Safety in Defensive Gun Training


Keep your finger someplace other than the trigger until you are ready to shoot. This is a fundamental gun safety rule that needs to be followed.
Photo: author

When it comes to defensive gun training courses, safety is the responsibility of the instructor. The instructor’s job is to make constant assessments to ensure that the benefits of the training activity significantly outweigh the risks involved in that specific activity.Students come to defensive training courses to learn how to lead a safer life and, although training accidents are always a possibility, no one wants to be injured when training. As a result, instructors need to take their job very seriously. Unfortunately, many people don’t really understand safety as a concept, and sometimes this important concept isn’t applied when it most needs to be. That is the case in this video. Watch it. It is understandable that people might immediately want to comment on the unsafe actions of the student in this situation. There is no doubt that the student violated at least one important gun safety rule. We all need to know and understand the fundamentals of gun safety and apply that knowledge every time we handle a gun. If you have any questions on the topic of gun safety, please take a few minutes to read this detailed article on gun safety I have posted at Safety Solutions Academy.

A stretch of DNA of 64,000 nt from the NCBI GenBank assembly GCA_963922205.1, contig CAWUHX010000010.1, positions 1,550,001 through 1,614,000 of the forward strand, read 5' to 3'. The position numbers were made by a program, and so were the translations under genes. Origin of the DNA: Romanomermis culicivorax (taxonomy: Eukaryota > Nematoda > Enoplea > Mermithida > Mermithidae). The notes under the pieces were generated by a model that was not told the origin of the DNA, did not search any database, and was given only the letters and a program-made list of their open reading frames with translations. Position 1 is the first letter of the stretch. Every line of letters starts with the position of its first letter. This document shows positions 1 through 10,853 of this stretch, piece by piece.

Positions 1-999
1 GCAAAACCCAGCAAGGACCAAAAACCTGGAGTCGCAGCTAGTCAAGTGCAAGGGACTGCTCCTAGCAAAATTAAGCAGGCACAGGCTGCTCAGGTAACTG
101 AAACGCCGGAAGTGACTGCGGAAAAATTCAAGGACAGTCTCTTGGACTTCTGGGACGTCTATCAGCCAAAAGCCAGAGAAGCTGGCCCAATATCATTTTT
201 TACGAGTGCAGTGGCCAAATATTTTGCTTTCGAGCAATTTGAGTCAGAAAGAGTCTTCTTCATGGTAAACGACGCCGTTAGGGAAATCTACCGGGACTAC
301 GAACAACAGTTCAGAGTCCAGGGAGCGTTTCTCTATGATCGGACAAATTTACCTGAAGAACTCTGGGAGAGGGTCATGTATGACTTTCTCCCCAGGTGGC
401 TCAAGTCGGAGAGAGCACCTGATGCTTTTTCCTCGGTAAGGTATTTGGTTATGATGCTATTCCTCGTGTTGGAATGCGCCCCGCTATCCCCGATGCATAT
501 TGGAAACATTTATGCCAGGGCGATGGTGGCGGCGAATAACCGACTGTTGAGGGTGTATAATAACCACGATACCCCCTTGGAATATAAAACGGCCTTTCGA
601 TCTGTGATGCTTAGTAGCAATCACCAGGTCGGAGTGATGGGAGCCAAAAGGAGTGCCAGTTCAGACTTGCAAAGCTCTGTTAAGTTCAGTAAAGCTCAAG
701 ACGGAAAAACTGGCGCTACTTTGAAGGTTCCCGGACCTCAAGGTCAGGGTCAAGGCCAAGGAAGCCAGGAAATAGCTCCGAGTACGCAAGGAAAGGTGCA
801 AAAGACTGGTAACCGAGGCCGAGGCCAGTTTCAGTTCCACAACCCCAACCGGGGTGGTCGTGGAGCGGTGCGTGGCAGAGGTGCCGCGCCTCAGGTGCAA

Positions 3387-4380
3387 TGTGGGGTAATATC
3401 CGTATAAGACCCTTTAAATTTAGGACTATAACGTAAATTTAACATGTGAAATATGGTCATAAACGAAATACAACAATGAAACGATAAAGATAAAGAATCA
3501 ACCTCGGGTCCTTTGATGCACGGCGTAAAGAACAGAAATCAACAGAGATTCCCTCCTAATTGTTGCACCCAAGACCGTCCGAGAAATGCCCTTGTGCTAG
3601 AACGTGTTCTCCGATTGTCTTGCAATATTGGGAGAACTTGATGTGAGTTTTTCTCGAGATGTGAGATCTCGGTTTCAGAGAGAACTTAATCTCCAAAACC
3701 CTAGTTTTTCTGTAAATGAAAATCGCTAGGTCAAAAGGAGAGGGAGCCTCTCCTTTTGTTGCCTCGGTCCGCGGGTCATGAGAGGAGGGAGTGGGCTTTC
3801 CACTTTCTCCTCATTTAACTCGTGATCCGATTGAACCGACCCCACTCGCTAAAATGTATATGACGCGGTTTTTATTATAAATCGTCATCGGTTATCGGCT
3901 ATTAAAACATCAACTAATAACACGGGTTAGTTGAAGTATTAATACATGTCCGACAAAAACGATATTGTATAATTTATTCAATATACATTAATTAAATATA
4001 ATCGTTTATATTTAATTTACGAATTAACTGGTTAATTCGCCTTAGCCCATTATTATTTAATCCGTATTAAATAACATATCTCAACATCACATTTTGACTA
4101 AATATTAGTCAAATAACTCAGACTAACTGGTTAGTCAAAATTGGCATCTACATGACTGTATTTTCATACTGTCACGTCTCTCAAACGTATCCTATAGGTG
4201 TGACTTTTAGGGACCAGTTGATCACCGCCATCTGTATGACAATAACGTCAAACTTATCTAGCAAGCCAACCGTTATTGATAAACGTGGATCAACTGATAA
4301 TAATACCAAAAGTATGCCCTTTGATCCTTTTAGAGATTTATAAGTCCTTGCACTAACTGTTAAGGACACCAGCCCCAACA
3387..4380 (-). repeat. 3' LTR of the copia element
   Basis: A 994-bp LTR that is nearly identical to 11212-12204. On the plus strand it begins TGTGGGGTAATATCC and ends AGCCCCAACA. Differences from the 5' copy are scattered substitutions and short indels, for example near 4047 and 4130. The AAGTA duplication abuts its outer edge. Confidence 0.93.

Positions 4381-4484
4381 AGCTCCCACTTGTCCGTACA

A competent instructor constantly assesses the situation. In this screenshot from the video, the shooter’s body language demonstrates his confusion and is cause enough alone to stop the exercise.


In the video, the student’s actions (as incorrect as they are) are not what bother me the most. Instead, it is the actions of the instructor that have me concerned. Remember, safety is the responsibility of the instructor. Before any training exercise begins (I use that term generally, not necessarily in reference to this video), it is the duty of the instructor to determine if the benefits they believe the students will gain from the exercise are worth the risks involved. There are always risks. From a twisted ankle to a gunshot wound, risks are always there. The question is, are the benefits worth taking the risks? An experienced instructor who considers safety wisely looks at it from multiple angles.
  • What are the gains that the student will take away?
  • If a risk becomes reality, how severe will the consequences be?
  • How likely are the risks to actually happen based on the circumstances?
All kinds of factors can come into play, especially with regard to that last question, the likelihood of the risks. The chances that something will happen are constantly changing depending on the conditions that exist on the range and within the students who are participating in the exercise. A training activity where the benefits significantly outweigh the risks with an experienced group of students on a sunny day might not pass the test with the same group of students in cold and rainy conditions. In the same vein, perfect conditions and a group of students who lack confidence and experience could spell disaster. More capable students might have no trouble with the activity in more difficult circumstances. It isn’t easy to make these decisions, but it is important.